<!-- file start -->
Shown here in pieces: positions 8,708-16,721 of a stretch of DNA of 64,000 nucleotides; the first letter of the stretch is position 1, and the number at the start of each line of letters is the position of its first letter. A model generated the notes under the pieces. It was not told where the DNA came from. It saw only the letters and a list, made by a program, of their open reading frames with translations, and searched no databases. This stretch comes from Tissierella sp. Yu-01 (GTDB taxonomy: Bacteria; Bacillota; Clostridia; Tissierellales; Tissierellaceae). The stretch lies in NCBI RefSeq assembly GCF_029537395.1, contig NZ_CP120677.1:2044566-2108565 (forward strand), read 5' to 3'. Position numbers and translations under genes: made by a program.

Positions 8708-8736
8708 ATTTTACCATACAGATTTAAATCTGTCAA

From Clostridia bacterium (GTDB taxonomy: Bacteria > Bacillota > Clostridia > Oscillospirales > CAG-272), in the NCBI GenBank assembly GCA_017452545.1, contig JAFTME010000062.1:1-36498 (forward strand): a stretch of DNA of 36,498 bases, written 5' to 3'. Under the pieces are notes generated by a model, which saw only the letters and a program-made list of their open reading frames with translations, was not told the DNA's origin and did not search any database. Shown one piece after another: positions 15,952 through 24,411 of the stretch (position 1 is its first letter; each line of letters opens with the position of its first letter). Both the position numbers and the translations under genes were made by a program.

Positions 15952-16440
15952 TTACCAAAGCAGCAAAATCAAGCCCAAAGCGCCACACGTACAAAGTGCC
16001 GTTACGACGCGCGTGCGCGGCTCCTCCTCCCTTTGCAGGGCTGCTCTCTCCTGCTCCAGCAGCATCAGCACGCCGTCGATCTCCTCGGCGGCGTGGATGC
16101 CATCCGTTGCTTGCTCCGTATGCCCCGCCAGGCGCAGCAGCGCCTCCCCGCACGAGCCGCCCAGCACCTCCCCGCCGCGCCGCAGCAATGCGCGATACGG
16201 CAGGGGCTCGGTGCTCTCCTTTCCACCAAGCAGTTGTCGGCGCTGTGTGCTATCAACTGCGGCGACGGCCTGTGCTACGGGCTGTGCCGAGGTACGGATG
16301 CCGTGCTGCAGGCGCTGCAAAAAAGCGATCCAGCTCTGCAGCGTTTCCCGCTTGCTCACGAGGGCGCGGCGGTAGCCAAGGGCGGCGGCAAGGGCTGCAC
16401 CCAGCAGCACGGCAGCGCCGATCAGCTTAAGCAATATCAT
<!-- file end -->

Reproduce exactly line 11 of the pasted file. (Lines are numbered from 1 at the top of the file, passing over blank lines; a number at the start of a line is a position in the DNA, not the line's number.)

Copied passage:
16401 CCAGCAGCACGGCAGCGCCGATCAGCTTAAGCAATATCAT